I’m really not trying to sound like a butt. Really. If you’ve ever fancied learning Japanese for any reason (be it to get a gf/bf, play otoges, watch anime without subtitles) I suggest you really think about WHY you’re learning it-or are about to.
I had friends who said they’d learn it because they wanted to watch anime without subtitles. At the time, it was pretty cool. I cheered them on. A few months later, they quit. Whenever I hear someone proclaim this as their sole reason to learn Japanese, I want to run over and tell them all the reasons why that’s a terrible idea.
If you’re a white cracker like myself (or any kind of color), then you already know-I should hope-that romance languages are going to be easier to learn. And yet, I still can’t remember any of my French classes from high school.
I thought Japanese would be manageable.
I’ve been interested in the language for years. I befriended Japanese exchange students in middle school, despite not knowing what they were saying. It wasn’t until my junior year of high school that I went, “Oh, maybe I should try and learn it.”
I started out great. Learned the hiragana all in one week, then katakana. I rewrote those characters until my hand fell off. And then school shoved its butt in my face and I was faced with the fact that college was a thing. Sure, my grades were pretty good, but what was Japanese going to do for me? Hobbies? Yeah. Job opportunities? Eh, maybe.
That’s when I stopped. I focused on my studies and as a sophomore in college, life is creeping around the corner and threatening me. If you’re younger than I, you have plenty of time to study if you want, but if not, as much fun as Japanese is, if you don’t focus on getting some kind of education, well, idk what you’ll do.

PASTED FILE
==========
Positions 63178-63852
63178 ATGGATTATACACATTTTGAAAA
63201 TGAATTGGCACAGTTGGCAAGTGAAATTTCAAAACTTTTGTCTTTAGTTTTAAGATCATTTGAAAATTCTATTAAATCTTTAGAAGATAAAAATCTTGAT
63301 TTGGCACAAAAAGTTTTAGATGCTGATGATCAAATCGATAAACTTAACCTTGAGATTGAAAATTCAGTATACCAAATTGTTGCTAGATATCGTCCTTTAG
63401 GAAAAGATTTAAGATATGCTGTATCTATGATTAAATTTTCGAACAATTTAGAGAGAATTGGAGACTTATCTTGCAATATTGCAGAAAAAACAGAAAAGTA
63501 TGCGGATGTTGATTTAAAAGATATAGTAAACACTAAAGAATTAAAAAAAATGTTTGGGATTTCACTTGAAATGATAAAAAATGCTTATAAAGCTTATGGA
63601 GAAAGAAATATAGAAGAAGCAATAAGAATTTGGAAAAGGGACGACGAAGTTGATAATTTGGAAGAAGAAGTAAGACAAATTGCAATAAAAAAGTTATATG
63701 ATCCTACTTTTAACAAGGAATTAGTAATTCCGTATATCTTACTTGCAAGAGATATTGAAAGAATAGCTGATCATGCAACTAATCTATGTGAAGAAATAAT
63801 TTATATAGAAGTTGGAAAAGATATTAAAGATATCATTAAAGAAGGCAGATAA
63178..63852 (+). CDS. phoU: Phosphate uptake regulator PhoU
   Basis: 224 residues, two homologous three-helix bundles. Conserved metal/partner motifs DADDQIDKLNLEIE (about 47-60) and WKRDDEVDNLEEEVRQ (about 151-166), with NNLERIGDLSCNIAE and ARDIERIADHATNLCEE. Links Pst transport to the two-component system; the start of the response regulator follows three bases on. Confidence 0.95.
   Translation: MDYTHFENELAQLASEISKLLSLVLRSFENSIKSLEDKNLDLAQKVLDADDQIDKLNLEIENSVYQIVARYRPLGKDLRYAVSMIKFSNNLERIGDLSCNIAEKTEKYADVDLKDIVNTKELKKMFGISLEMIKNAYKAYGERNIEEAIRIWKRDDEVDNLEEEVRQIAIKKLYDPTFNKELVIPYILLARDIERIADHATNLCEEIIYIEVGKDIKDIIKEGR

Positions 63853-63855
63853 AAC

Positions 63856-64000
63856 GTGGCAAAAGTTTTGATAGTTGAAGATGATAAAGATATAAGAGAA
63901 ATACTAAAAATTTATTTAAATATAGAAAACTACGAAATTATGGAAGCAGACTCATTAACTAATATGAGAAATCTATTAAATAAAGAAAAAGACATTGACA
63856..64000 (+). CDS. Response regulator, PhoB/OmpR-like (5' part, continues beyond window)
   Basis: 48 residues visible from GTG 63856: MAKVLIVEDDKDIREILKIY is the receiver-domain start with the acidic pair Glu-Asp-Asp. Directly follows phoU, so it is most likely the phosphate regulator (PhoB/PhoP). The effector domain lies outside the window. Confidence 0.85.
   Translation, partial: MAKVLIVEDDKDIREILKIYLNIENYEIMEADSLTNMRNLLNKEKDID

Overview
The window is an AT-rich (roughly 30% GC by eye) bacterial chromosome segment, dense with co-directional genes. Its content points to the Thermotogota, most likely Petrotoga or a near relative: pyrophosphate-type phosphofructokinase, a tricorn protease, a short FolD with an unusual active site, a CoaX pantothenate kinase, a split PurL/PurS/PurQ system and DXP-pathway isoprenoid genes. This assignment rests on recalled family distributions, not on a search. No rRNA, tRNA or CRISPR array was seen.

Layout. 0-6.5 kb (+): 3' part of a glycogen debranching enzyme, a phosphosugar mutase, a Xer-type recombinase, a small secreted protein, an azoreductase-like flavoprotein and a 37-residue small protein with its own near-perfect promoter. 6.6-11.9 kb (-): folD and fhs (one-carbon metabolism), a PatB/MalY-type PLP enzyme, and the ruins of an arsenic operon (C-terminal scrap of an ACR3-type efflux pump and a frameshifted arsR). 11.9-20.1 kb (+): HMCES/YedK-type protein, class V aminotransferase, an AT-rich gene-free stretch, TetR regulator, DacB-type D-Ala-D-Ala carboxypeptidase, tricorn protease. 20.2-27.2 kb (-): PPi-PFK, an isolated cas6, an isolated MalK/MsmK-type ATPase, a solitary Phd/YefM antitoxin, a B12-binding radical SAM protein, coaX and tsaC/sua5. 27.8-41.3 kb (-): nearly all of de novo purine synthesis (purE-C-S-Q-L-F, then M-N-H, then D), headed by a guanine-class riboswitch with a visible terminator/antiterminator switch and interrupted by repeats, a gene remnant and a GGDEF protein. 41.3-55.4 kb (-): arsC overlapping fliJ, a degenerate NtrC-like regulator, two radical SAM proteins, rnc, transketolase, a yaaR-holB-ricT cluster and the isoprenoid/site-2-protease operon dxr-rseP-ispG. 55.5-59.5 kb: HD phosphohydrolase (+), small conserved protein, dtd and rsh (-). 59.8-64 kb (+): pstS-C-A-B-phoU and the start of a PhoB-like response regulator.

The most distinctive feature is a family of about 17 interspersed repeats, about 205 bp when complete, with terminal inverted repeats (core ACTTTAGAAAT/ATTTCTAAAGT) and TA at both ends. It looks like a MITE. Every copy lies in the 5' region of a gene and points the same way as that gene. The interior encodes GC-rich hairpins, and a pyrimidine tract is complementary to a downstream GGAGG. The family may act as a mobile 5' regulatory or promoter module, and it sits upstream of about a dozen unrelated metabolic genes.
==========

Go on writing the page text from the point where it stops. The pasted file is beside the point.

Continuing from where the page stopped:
Face it-Japanese isn’t particularly useful unless you’re going into translating, games, etc. and even if you could argue otherwise, you’d still have to think about the future. I fought this over and over but life isn’t fair. Even against all these odds, I decided I loved the language too much to quit. And that’s the first thing you need to do: find a reason to keep going.
I began importing manga and novels, video games and textbooks during my summer. I sat down and quickly realized I wasn’t getting anywhere. I’d gotten over the first hurdle, so why couldn’t I commit? I was scared. Of failing, of life, of everything.
Japanese is a monster. It’s freaking beautiful but if you’re going to learn this beast, it’s a lot more to invest in than French. That’s when I imported otoges. Fully voiced (except the heroine) and let’s you repeat the text? Clear text on the vita and enough to keep me motivated? YASSS
Problem was, no furigana. No way to break it down.
I had to sit, stare at the screen, and skip what I didn’t understand
basically everything. If you try and translate every sentence it’s going to take forever, especially if you’re not good at kanji, and eventually the game will become more stress than fun. That’s not what it should be.
Kanji have several different pronunciations and meanings, and even more when paired up with others. There’s no spaces between the characters and it looks pretty intimidating.
I’m going to medical school and yet I’m determined to learn Japanese. I had to think about my reasons for doing so, the benefits and disadvantages. Wanting to watch anime without subtitles won’t cut it. Eventually you’ll either quit and continue with subs or discover other reasons to learn Japanese and actually do it.
Grab a textbook, make Japanese friends, discover other things you love about Japan. Maybe it’s dramas, music, fashion, or folklore. Maybe you like that cute Japanese actor/actress? Otoges are a hobby of mine. The language is something I am committed to. If I can learn the language then I can play those games, but even with that fact, I still have so many things I love about Japan that will make the journey worthwhile.
I’m not trying to tell you that learning it for anime is bad. No, I’m telling you that it’s unrealistic if that’s the ONLY reason to attempt learning Japanese. Despite my growing love for anime, manga and otoge, these don’t make up a culture. If you’re going to stick to that little bubble, when you do visit Japan, you’ll miss out on a lot. It’s great to have hobbies and interests, but if you think you can learn Japanese just with anime, you have a lot of stuff to think about.
Japanese is freaking difficult at times, but not impossible.